Weekly retail sales showed a slight gain last week, according to The Retail Economist-Goldman Sachs Weekly Chain Store Sales Index. The report followed a quarterly sales analysis from another firm that suggested the Census Bureau’s holiday sales figures released last week were significantly off the mark.
The weekly chain store sales index came in with 0.5 percent gain compared to the prior week. Results are for the week ended Feb. 16. “On a year-over-year basis, the latest week’s sales pace advanced by 2.7 percent — which was the strongest pace since the final full week of 2018,” said Michael P. Niemira, chief economist of The Retail Economist.
“With retailers beginning to report their performance for the holiday-sales quarter, a fuller picture will emerge as to how strong the 2018 Christmas season’s sales were,” Niemira added. “Based on the TRE tally of 100 retailers, TRE projected ahead of the season that the industry’s holiday-quarter comparable-store sales would post a 2.5 percent year-over-year gain compared with a 2.9 percent year-over-year increase in the final quarter of 2017.”
Niemira said that although it is “too soon to assess the final sales picture, a slightly softer sales performance seems appropriate given the geometric average of the weekly sales growth rates in the fiscal quarter.”
Last week, the Census Bureau released December sales results that showed a year-over-year gain of 1 percent, which surprised analysts and investors and triggered several reports that suggested the data was off and will need to be adjusted.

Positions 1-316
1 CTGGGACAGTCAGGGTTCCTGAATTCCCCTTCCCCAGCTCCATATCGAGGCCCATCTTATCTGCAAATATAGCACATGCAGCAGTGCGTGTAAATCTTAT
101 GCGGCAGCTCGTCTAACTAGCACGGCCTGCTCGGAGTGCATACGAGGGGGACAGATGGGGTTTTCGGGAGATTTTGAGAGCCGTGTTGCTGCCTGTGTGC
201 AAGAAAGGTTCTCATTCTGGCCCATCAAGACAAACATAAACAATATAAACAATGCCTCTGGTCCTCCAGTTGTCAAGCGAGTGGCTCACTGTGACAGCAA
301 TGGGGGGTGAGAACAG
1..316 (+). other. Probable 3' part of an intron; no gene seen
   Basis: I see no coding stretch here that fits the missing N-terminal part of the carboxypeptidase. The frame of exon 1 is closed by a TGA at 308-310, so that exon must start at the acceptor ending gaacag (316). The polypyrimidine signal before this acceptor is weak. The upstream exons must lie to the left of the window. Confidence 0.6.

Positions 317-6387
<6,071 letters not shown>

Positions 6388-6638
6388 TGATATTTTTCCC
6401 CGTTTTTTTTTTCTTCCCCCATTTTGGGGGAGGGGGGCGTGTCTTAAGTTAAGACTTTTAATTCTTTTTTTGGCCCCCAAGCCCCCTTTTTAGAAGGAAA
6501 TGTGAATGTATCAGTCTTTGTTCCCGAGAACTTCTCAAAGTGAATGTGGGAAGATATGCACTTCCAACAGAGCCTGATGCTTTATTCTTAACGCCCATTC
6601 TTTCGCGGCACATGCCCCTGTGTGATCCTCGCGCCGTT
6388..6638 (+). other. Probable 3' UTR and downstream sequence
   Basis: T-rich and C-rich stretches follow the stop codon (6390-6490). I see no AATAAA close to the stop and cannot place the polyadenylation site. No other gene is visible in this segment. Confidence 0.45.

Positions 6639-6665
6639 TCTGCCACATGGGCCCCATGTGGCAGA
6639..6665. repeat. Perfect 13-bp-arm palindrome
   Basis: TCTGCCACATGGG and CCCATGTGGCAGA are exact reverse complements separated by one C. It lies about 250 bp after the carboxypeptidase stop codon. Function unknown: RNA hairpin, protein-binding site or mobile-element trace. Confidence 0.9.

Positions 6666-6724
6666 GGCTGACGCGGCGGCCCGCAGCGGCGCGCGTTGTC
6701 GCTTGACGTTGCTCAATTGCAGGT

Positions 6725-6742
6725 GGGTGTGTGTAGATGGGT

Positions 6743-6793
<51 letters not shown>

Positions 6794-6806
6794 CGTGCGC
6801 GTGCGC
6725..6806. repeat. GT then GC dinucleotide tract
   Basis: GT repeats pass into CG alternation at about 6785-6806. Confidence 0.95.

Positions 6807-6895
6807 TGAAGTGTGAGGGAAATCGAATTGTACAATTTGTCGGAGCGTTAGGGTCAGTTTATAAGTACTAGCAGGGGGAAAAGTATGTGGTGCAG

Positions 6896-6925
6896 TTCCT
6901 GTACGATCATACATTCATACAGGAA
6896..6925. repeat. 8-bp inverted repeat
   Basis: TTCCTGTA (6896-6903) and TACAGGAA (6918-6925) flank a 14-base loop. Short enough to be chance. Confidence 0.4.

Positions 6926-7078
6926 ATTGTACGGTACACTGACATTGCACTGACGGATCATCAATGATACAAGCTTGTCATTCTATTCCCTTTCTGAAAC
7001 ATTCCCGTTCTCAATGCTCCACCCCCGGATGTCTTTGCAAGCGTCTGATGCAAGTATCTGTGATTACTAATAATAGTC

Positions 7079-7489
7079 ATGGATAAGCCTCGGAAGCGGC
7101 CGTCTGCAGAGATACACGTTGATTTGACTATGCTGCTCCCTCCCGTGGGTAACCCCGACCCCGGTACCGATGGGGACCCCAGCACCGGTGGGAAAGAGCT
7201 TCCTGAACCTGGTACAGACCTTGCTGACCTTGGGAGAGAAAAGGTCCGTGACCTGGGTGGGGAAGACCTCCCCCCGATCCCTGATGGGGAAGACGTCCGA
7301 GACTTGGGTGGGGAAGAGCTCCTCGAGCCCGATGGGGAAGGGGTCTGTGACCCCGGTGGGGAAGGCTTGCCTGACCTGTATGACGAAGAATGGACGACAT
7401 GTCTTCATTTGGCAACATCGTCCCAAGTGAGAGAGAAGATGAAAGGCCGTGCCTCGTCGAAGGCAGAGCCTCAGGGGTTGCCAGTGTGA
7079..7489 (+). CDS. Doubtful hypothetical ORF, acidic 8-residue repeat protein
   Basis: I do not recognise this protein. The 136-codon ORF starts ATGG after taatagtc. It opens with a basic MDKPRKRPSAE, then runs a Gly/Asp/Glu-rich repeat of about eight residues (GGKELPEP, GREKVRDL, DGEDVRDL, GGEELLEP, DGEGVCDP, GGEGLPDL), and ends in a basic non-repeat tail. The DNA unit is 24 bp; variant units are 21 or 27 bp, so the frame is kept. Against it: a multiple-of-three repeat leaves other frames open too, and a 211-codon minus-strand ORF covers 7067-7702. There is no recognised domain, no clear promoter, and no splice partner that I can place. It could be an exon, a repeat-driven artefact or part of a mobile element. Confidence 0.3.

Craig R. Johnson, president of Customer Growth Partners, said in a research report that “based on a new analysis of major retailers to date reporting December or total 4Q results — including [Tuesday]’s solid report from WMT — actual holiday sales growth is poised to far exceed the dismal 1 percent December year-over-year sales growth reported last week by the Census Bureau.”
Johnson described the Census Bureau’s Advanced Monthly Retail sales estimates for December as “clearly anomalous” because it undercounted the sales results reported to date “by such major retailers as Amazon, Costco and Walmart, the three largest U.S. retailers.”
“Major retailers that have not reported Holiday quarter actual sales data include such major players as Best Buy, Home Depot, Lowe’s, Ross, Target, TJX and Wayfair — all chains that are anticipated to report good if not great sales for fourth quarter later this month or early March,” he added. “One major sector that reported only comp sales but not actual holiday sales include the beleaguered traditional department store sector; but, this sector comprises barely 1.4 percent of total sales.”